Marriage Act’s definition of spouse as a marriage/spouse requiring a union between a man and a woman. The case was heard by the Supreme Court and the definition of spouse in Section 3 of the DOMA was stricken. This becomes relevant under the FMLA since an employee is entitled to FMLA leave to care for an ill or injured spouse. The Department of Labor has published under its rule making authority, a final rule that redefines spouse to include same sex spouses. As a result, if
called to question or in addressing your leave policy under the FMLA and, indeed, your leave policies in general, the definition of spouse should now be expanded to include same sex married couples.

Private Employers Must Provide Retirement Savings Program

The Illinois Secure Choice Savings Law requires those private employers with 25 or more employees, who have operated for two or more years, to offer a qualified
retirement plan. If you already offer a qualified retirement plan, you can stop reading here. However, if you do not currently offer some type of retirement savings plan, and meet the above criteria, you are required to provide a retirement savings plan for your employees, such as a 401k plan or, alternatively, automatically enroll employees in a state run retirement plan through the Illinois Secure Choice Savings Program. Employers are not required to contribute to the plan; however, they must deduct 3% of each participating employee’s compensation which will be automatically deferred and invested. This can be done through a 401k or, if done
through the State’s Secure Choice Savings Program, it will be automatically deferred and invested into a default IRA unless the employee chooses otherwise. No employer contributions are required; however, employers will be required to bear the administrative costs of ensuring the payroll deductions. Employees can opt out of this program; however, unless they specifically do so, the employer is required to enroll them.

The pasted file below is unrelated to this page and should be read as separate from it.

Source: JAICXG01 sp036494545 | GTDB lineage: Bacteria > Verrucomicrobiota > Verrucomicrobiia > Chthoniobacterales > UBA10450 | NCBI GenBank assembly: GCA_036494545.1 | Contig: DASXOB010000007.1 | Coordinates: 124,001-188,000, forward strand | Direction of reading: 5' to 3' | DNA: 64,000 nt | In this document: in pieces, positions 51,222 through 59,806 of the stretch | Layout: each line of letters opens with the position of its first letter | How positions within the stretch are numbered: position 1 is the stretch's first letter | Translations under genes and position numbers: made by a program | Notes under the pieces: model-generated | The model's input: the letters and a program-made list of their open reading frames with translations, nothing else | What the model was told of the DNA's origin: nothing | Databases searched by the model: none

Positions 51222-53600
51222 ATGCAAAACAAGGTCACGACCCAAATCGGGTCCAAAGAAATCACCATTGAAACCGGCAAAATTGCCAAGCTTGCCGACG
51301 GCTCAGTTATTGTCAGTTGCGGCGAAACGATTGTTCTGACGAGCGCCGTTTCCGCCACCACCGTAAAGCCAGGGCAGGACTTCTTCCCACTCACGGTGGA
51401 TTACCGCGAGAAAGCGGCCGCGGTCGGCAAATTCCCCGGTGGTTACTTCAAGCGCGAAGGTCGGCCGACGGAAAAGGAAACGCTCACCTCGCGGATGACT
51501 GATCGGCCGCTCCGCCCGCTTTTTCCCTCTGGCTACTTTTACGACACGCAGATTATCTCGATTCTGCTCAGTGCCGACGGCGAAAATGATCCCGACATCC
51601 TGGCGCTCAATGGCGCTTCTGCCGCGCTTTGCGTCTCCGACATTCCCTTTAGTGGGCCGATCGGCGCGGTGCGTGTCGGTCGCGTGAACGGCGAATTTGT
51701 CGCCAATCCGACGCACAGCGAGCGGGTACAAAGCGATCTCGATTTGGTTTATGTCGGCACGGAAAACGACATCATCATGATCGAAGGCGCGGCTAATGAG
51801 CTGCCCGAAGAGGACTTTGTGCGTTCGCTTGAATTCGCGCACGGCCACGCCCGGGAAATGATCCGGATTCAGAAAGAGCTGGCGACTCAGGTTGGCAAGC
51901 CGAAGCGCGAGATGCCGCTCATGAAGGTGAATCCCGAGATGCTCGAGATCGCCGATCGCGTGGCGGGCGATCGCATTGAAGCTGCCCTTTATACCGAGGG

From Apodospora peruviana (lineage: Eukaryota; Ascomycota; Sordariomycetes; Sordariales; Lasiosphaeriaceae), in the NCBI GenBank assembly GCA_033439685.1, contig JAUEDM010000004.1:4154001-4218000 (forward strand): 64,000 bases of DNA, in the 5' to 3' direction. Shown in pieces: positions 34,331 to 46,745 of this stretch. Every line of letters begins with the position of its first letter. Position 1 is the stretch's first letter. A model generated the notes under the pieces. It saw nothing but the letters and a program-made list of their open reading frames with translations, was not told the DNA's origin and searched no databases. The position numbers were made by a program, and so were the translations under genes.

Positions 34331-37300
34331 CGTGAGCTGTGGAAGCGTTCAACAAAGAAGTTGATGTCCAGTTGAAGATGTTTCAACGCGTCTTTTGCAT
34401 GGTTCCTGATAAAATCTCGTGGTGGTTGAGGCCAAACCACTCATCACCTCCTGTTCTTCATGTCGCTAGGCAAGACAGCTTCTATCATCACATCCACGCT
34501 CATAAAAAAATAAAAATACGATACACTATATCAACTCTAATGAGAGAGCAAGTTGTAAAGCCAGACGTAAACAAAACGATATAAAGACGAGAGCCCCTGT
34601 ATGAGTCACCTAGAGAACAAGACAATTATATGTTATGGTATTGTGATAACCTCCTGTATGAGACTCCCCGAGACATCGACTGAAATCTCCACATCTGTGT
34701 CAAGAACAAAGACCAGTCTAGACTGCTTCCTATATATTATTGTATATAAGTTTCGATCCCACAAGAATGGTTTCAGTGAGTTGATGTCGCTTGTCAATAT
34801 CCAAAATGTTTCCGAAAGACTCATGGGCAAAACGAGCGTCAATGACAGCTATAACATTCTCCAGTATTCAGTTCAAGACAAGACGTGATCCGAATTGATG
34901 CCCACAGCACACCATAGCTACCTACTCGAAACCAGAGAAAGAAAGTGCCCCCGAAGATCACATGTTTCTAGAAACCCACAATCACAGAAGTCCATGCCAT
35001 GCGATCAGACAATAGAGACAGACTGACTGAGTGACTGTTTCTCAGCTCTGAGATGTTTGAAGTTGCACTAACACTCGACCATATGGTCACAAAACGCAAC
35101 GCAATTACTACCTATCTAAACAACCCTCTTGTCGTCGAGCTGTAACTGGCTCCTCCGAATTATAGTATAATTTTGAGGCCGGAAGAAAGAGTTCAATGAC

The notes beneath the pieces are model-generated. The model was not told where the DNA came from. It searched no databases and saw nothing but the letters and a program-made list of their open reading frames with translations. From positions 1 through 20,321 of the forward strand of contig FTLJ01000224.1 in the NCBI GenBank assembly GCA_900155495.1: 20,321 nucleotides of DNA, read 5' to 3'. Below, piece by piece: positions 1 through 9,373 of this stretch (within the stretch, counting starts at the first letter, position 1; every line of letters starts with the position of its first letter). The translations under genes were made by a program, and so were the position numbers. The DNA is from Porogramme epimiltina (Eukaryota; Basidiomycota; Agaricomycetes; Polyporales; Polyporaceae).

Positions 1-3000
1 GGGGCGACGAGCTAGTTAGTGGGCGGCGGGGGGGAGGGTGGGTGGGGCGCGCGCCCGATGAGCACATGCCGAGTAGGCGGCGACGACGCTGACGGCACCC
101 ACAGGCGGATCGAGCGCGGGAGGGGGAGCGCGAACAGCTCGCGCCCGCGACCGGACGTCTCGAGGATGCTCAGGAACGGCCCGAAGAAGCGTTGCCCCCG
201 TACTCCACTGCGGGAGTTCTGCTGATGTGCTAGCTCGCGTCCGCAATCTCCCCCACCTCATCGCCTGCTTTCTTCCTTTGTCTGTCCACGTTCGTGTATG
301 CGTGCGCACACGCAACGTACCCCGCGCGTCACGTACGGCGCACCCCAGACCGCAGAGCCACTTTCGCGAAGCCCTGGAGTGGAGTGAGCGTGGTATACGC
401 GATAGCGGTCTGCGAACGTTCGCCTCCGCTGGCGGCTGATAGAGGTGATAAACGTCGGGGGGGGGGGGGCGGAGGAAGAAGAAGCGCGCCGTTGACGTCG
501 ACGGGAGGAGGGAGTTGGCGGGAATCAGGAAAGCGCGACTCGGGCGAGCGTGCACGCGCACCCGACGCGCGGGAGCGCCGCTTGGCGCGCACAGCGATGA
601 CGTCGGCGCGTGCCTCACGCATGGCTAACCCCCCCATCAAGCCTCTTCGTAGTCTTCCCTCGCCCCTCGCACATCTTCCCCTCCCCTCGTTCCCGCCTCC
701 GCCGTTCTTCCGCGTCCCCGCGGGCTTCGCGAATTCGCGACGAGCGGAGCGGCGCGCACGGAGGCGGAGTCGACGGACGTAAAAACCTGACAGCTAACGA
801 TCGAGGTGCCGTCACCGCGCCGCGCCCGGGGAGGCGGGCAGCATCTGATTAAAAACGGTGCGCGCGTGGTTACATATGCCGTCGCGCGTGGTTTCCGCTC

This law becomes effective June 1, 2015; however, employers are allowed until June 1, 2017 to provide a retirement plan for employees or enroll them in the Program Plan.

Interns Can Be Sexually Harassed

An Amendment to the Illinois Human Rights Act expands the definition of employees for the purposes of sexual harassment to include interns, paid or unpaid. Historically, the Illinois Human Rights Act applies to employers with 15 or more employees; however, the prohibitions regarding pregnancy discrimination, sexual harassment, disability discrimination and retaliation apply to any employer who has at least one employee. Since unpaid interns are now covered by the sexual harassment prohibition, I encourage you to review your sexual harassment policy to make sure it is clear that it is not only applicable to a traditional employee but interns as well.

NOTE: Employment & Labor Law is an information publication by Lorna K. Geiler, an Illinois attorney, of the law firm of Meyer Capel, P.C. This publication is for general informational purposes only and should not be construed as legal advice or opinion as to any specific facts or circumstances. The information provided is based upon the law of Illinois and federal law, rules and regulations as applicable. Receipt of this publication does not itself create an attorney-client relationship and is not a substitute for advice of legal counsel.